), to fundamental approximations to the underlying equations that are required to achieve any solution to them at all. For example, most ab initio calculations make the Born–Oppenheimer approximation, which greatly simplifies the underlying Schrödinger equation
Schrödinger equation
The Schrödinger equation was formulated in 1926 by Austrian physicist Erwin Schrödinger. Used in physics , it is an equation that describes how the quantum state of a physical system changes in time....

 by freezing the nuclei in place during the calculation. In principle, ab initio methods
Ab initio quantum chemistry methods
Ab initio quantum chemistry methods are computational chemistry methods based on quantum chemistry. The term ab initiowas first used in quantum chemistry by Robert Parr and coworkers, including David Craig in a semiempirical study on the excited states of benzene.The background is described by Parr...

 eventually converge to the exact solution of the underlying equations as the number of approximations is reduced. In practice, however, it is impossible to eliminate all approximations, and residual error inevitably remains. The goal of computational chemistry is to minimize this residual error while keeping the calculations tractable.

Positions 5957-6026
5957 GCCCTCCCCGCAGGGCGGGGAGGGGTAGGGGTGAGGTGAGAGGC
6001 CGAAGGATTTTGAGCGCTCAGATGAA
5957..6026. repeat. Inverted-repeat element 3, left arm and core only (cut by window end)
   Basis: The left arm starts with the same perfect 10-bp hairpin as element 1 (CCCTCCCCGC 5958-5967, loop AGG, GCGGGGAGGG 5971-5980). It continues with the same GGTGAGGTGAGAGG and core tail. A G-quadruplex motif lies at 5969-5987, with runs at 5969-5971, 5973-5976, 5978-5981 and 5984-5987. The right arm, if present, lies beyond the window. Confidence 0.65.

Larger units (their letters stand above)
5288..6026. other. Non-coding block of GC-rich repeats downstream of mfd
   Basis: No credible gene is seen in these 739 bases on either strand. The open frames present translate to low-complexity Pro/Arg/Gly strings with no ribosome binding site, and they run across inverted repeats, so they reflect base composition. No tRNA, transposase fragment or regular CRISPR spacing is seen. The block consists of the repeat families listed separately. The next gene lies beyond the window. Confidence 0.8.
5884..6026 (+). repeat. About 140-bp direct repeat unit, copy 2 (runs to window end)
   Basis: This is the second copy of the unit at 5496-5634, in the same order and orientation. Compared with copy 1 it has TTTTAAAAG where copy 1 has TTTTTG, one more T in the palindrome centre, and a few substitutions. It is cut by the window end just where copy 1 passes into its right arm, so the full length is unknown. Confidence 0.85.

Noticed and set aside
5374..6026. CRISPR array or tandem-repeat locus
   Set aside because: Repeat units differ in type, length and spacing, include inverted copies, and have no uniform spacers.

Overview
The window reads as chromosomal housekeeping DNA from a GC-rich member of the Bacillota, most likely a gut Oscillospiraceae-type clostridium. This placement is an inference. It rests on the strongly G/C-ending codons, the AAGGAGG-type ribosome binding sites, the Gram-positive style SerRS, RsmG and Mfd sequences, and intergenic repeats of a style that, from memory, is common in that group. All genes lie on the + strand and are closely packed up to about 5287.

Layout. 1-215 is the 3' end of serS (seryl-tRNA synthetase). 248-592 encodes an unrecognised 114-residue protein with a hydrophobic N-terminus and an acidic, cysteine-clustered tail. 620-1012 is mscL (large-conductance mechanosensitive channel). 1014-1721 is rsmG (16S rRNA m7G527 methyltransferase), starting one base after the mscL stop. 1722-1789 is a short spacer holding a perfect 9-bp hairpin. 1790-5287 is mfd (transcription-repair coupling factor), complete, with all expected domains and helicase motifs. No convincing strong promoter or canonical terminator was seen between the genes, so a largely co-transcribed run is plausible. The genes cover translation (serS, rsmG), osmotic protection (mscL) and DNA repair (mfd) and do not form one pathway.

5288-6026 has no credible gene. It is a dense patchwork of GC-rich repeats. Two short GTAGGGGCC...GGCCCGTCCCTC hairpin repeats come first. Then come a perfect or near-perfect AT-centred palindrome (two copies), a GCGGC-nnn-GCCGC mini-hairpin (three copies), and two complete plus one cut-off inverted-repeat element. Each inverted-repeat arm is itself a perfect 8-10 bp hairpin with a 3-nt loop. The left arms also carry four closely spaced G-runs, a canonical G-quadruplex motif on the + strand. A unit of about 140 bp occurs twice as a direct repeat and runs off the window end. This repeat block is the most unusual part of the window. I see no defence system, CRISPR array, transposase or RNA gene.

In some cases, the details of electronic structure are less important than the long-time phase space
Phase space
In mathematics and physics, a phase space, introduced by Willard Gibbs in 1901, is a space in which all possible states of a system are represented, with each possible state of the system corresponding to one unique point in the phase space...

 behavior of molecules. This is the case in conformational studies of proteins and protein-ligand binding thermodynamics. Classical approximations to the potential energy surface are employed, as they are computationally less intensive than electronic calculations, to enable longer simulations of molecular dynamics
Molecular dynamics
Molecular dynamics is a computer simulation of physical movements of atoms and molecules. The atoms and molecules are allowed to interact for a period of time, giving a view of the motion of the atoms...

. Furthermore, cheminformatics
Cheminformatics